• By Laura Whybra
  • Posted on Thursday 08th May, 2014

Why it’s hard to evaluate universal parenting programs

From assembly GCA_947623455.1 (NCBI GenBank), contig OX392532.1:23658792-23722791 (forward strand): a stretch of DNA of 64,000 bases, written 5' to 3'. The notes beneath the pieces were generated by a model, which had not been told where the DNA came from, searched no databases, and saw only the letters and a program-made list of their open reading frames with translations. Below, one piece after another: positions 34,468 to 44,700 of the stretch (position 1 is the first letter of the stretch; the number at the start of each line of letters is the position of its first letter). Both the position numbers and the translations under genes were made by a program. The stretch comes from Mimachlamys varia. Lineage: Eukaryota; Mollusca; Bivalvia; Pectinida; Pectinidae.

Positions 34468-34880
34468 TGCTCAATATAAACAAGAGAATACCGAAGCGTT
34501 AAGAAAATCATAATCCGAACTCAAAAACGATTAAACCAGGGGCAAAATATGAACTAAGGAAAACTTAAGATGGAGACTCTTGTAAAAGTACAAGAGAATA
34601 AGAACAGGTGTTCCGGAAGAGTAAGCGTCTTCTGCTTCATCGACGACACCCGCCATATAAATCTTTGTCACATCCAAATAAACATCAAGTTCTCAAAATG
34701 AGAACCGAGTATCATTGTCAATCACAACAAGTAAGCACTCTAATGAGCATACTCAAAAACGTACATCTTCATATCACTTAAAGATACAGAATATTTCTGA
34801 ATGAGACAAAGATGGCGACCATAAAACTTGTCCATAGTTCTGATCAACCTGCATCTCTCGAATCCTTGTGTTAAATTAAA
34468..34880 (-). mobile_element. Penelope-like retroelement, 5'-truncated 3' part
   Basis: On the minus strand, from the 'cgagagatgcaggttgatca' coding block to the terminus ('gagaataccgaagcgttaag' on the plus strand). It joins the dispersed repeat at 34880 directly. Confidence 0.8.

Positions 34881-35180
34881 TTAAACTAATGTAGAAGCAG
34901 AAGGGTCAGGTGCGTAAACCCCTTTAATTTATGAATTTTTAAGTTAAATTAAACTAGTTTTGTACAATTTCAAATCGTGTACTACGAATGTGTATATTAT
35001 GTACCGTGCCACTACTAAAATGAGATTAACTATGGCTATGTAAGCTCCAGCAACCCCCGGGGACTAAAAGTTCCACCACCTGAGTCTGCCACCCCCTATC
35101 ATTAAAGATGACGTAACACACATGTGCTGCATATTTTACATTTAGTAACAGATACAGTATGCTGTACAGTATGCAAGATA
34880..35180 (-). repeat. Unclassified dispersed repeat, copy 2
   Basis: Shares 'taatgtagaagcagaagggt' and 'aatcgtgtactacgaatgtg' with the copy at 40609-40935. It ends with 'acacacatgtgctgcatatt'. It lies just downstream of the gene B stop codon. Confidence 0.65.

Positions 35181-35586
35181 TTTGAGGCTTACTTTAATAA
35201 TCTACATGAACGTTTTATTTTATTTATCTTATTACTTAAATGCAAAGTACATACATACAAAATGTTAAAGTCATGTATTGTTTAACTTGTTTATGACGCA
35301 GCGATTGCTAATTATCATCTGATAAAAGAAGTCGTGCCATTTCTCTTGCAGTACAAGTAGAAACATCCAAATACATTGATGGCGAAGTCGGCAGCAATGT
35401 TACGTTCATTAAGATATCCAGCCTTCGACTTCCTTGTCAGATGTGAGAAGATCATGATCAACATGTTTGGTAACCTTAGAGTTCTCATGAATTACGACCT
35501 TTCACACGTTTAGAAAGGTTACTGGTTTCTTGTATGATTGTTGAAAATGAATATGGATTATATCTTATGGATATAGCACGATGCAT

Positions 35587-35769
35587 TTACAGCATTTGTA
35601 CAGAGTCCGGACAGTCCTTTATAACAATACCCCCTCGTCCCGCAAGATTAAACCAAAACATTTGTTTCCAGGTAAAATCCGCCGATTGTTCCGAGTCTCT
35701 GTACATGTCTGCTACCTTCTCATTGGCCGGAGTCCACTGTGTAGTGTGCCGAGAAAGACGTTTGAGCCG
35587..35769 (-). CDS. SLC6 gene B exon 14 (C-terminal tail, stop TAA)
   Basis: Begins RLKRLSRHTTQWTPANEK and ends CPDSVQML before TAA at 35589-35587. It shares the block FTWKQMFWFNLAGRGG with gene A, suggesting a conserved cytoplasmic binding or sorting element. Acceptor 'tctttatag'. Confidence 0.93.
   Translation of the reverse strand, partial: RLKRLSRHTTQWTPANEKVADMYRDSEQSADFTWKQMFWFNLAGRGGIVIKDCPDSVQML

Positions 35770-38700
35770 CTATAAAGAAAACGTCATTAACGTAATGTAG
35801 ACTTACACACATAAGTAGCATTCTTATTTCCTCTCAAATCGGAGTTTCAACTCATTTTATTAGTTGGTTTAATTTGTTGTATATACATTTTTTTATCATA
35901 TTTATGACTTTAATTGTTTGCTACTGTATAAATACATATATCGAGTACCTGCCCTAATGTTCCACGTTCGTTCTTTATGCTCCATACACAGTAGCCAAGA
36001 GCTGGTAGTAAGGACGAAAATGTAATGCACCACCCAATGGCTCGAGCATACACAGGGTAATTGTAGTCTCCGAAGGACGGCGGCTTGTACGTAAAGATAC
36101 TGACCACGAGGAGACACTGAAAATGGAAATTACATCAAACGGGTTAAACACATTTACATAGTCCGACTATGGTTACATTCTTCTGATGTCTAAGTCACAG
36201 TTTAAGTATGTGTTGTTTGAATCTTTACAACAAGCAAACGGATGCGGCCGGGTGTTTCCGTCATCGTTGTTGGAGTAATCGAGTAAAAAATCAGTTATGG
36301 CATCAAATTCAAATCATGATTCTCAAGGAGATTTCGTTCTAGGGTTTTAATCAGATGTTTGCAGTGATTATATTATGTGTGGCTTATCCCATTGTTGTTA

strong>Targeted parenting programs consistently prevent and treat child behavior problems – but the results for universal programs are less conclusive. A recent study in Wales of the universally offered Family Links Nurturing Programme shows why it’s hard to pin down effects.Extensive research shows that parenting programs targeting high-risk groups can prevent child behavior problems. In addition to being effective, parenting programs that treat individuals with early signs of behavior problems can also be cost-effective, saving money for health services and social services down the road. While we know that targeted parenting programs work, there is less evidence for the effectiveness of universal approaches. Is this because they don’t work – or because they’re remarkably tough to evaluate? A randomized controlled trial evaluation of one universal, group parenting program – the Family Links Nurturing Programme (FLNP) – was conducted between 2008 and 2011 by a team of researchers from the Universities of Warwick and Swansea.The study found positive effects of FLNP on parenting practices and several secondary measures. But the effects were not statistically significant, meaning that the researchers could not rule out that the positive results were the product of chance. It’s possible that FLNP just doesn’t work as well as targeted parenting programs such as Triple P and Incredible Years. But it’s also likely that larger sample sizes are needed to detect effects in a universal population, where many families are doing fairly well to start with. Evaluating FLNPFLNP is a 10-week manualized program that aims to help parents understand and manage their own feelings and recognize the effect of their childhood experiences on parenting. It aims to reduce problem behavior in children. Using discussion and role plays, parents are taught positive behavior management, communication and relationship strategies, and ways to look after their own emotional needs. Two trained facilitators deliver the program to groups of 6 to 10 parents through weekly 2-hour sessions. The evaluation of FLNP took place in the catchment area of Flying Start Early Years Centers in four sites in South Wales. 286 parents with children aged 2-4 years were randomly assigned either to receive the program or to a comparison group. The study measured negative and supportive parenting based on observations of parent-child interactions, child behavior, and parent and child wellbeing. The study also analyzed the cost-effectiveness of the program. The study found no conclusive evidence that FLNP works. Though there was an improvement in parenting and child behavior, the difference between those who attended FLNP and those who did not was not statistically significant: the difference could have happened by chance. The common challenges of evaluating universal programs So should we rule out FLNP? Not necessarily. Although the evaluation of FLNP failed to find significant positive results, there remains a clear and obvious need to complement targeted parenting programs with universal preventive interventions. The evaluation of universal programs presents its own set of challenges – challenges that are worth understanding in the context of this study.First, programs that are offered universally at a population level often find it hard to get high levels of participation. In this study, more than a third of families who were randomly assigned to the program attended no sessions. Fewer than half completed the course. At the same time, families in the comparison group may seek out another parenting program. Here, almost 20% of the control group families attended a parenting program during the course of the study. When intervention families don’t get the treatment while control families do, it reduces the ability of a study to show the actual impact of a program. In this study of FLNP, however, a comparison between the control group and families treated “per protocol” – those who attended more than six sessions – found that the treated families did better on average, but the difference was not statistically significant.An even more critical issue is that it is often harder to detect average improvements for universal programs, as many participants not have clinically measurable problems in the first place. In targeted parenting programs, by contrast, participants are typically recruited because children are already displaying behavior problems or there is a dysfunctional relationship between the parent and child. For this reason, it is easier to detect improvements when studying targeted programs than universal programs like FLNP. Indeed, with this study, the sample size was based on that used in studies of targeted programs and was therefore probably too small to detect improvements in a universal setting. There is much value in implementing universal parenting programs. First, targeting families on the basis of a small set of risk factors doesn’t always identify the families who would benefit. Second, offering universal parenting programs can reduce the stigma that is sometimes associated with attending targeted programs. Third, ordinary “healthy” families may benefit from universal programs, too, even if these improvements are hard to spot with the sorts of clinical measures that are typically used. We cannot rule out the value of FLNP. Moreover, this study has highlighted some important challenges that arise when evaluating universal programs, which must be considered in future research.***********Reference: Simkiss, D.E., Snooks, H.A., Stallard, N., et al. (2013). Effectiveness and cost-effectiveness of a universal parenting skills programme in deprived communities: multicentre randomised controlled trial. BMJ Open, 3(8). doi:10.1136/bmjopen-2013-002851

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